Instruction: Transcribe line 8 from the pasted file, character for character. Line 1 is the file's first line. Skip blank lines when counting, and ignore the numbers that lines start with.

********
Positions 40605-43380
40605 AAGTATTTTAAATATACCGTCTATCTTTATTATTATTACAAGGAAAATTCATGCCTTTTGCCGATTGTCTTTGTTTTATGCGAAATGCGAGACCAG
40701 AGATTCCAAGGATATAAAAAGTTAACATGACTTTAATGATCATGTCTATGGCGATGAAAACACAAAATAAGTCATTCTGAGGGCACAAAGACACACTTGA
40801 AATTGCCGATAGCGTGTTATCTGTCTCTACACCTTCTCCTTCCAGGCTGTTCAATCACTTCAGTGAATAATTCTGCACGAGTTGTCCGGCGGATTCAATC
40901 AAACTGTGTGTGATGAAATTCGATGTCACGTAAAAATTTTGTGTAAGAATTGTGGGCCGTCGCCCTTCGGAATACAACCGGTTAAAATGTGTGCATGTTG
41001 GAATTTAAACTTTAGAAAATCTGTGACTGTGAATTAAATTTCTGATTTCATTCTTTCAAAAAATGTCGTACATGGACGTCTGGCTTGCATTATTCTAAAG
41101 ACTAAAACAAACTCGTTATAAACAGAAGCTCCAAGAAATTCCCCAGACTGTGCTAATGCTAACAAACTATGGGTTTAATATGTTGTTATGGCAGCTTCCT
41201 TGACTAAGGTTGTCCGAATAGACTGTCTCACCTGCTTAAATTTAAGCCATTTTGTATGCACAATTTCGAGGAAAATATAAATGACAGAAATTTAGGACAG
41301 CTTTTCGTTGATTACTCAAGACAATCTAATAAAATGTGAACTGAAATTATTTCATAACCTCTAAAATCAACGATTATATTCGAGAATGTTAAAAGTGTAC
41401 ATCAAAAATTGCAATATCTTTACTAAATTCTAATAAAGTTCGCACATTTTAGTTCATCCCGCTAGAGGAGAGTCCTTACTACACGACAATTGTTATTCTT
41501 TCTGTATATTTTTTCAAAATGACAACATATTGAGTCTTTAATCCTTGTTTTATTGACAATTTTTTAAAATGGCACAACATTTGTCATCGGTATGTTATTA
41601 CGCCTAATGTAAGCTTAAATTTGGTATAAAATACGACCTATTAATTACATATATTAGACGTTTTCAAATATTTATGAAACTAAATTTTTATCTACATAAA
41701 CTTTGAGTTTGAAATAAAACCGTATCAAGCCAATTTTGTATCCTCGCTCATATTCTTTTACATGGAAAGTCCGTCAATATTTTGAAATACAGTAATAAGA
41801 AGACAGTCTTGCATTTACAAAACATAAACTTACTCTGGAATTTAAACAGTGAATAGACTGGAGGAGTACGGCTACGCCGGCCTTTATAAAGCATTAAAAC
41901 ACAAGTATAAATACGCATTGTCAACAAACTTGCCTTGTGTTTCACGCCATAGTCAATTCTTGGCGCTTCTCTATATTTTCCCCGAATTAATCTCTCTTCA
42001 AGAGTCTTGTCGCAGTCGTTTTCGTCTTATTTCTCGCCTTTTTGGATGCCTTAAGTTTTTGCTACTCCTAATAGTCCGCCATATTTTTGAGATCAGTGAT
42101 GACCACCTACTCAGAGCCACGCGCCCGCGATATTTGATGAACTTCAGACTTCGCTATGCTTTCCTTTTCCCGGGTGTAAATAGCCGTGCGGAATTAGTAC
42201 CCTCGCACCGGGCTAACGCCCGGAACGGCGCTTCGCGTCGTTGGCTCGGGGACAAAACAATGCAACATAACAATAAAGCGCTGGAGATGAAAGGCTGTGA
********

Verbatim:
41201 TGACTAAGGTTGTCCGAATAGACTGTCTCACCTGCTTAAATTTAAGCCATTTTGTATGCACAATTTCGAGGAAAATATAAATGACAGAAATTTAGGACAG